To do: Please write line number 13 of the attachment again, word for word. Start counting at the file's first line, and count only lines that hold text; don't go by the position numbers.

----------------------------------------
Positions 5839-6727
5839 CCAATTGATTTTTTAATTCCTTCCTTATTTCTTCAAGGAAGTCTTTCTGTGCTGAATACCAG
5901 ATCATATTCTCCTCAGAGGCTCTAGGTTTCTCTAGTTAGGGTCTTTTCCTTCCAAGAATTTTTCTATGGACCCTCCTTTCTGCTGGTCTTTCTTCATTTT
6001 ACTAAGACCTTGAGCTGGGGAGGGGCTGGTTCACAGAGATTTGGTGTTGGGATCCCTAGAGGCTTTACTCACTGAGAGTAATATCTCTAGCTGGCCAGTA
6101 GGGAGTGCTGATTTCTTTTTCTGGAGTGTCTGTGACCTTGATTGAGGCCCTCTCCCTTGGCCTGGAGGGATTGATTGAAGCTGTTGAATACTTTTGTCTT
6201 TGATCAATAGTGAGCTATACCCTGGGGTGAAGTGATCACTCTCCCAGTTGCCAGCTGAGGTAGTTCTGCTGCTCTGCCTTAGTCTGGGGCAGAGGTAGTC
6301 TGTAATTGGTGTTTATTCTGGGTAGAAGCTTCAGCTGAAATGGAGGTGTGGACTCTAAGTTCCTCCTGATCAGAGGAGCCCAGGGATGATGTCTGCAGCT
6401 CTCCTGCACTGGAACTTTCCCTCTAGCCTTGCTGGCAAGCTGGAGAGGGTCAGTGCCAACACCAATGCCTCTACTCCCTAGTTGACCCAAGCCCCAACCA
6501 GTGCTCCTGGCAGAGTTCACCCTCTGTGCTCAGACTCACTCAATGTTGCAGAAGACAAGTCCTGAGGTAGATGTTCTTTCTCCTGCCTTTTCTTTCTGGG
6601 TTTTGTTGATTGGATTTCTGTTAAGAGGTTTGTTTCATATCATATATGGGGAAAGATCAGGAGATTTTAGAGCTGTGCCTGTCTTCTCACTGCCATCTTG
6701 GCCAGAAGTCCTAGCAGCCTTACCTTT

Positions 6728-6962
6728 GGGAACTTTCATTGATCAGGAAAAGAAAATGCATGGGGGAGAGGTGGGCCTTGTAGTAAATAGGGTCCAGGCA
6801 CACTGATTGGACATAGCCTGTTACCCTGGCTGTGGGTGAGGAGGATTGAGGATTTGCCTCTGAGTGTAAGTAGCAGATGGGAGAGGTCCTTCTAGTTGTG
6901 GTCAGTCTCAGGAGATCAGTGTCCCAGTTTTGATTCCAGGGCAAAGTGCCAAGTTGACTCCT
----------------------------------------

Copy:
6728 GGGAACTTTCATTGATCAGGAAAAGAAAATGCATGGGGGAGAGGTGGGCCTTGTAGTAAATAGGGTCCAGGCA